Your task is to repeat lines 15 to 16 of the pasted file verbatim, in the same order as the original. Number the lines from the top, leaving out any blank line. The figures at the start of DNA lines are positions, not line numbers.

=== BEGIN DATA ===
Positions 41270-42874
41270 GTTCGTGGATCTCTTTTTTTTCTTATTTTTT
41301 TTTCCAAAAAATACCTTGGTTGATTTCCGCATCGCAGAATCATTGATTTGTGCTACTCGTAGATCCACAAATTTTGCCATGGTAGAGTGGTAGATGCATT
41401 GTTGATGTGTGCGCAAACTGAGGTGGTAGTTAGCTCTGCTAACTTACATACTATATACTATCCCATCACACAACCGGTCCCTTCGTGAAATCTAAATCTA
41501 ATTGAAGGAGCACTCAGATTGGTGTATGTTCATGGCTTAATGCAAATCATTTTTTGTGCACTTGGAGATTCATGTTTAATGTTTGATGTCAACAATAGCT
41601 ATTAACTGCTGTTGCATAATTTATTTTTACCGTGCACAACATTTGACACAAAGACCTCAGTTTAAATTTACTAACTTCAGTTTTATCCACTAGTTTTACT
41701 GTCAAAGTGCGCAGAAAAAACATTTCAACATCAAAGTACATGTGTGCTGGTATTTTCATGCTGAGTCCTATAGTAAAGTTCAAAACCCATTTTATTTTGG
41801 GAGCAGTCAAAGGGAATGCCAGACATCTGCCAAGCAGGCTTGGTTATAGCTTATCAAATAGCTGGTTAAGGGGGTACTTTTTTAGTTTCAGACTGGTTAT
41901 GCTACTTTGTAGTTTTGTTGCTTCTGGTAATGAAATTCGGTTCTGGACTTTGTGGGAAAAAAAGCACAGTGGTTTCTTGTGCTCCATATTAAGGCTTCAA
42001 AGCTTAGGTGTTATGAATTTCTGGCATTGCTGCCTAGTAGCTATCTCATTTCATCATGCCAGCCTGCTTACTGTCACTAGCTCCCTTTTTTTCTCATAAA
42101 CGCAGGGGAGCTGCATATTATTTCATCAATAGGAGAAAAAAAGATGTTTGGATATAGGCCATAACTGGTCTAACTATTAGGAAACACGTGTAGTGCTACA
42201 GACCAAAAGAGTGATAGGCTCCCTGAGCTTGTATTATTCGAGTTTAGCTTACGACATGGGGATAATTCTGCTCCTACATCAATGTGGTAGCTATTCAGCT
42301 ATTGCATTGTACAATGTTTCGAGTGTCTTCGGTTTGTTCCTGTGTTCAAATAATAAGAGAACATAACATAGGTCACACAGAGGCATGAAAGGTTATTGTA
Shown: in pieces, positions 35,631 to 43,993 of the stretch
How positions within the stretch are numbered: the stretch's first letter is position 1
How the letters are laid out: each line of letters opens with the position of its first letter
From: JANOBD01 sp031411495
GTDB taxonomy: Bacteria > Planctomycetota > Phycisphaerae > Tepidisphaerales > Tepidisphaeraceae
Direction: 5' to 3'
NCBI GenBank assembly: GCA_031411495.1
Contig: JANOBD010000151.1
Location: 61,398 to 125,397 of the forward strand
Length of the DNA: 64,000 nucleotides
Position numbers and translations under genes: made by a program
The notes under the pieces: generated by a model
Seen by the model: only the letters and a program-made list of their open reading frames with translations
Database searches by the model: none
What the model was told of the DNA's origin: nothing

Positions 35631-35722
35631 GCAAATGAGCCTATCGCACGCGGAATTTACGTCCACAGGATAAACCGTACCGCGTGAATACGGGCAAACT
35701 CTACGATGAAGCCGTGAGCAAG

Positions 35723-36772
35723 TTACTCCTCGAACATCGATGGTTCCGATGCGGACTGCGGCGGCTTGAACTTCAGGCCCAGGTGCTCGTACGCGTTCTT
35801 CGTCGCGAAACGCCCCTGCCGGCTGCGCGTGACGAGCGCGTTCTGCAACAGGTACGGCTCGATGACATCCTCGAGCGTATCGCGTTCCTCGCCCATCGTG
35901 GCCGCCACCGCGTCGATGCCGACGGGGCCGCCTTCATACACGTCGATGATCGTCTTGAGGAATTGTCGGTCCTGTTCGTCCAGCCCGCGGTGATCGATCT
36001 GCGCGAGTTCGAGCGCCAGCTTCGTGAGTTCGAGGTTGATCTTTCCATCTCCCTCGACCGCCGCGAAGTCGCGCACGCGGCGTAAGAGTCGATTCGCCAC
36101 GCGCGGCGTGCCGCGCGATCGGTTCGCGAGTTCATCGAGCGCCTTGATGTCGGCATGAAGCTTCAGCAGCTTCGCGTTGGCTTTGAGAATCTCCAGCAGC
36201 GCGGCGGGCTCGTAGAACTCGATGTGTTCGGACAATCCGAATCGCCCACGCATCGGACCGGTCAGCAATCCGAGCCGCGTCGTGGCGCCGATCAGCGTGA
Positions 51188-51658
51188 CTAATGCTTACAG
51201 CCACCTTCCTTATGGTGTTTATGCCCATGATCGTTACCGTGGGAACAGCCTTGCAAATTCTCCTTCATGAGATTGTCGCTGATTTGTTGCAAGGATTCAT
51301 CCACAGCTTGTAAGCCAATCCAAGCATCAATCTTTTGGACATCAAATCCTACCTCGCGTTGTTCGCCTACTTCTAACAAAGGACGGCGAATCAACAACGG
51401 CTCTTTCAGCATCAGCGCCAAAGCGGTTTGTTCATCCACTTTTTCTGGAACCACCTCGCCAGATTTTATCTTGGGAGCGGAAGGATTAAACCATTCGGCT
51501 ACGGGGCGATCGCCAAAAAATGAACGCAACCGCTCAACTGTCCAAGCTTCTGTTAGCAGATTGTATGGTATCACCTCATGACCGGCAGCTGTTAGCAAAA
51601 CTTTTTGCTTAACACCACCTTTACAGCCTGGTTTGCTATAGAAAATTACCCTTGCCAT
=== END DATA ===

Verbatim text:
How positions within the stretch are numbered: the stretch's first letter is position 1
How the letters are laid out: each line of letters opens with the position of its first letter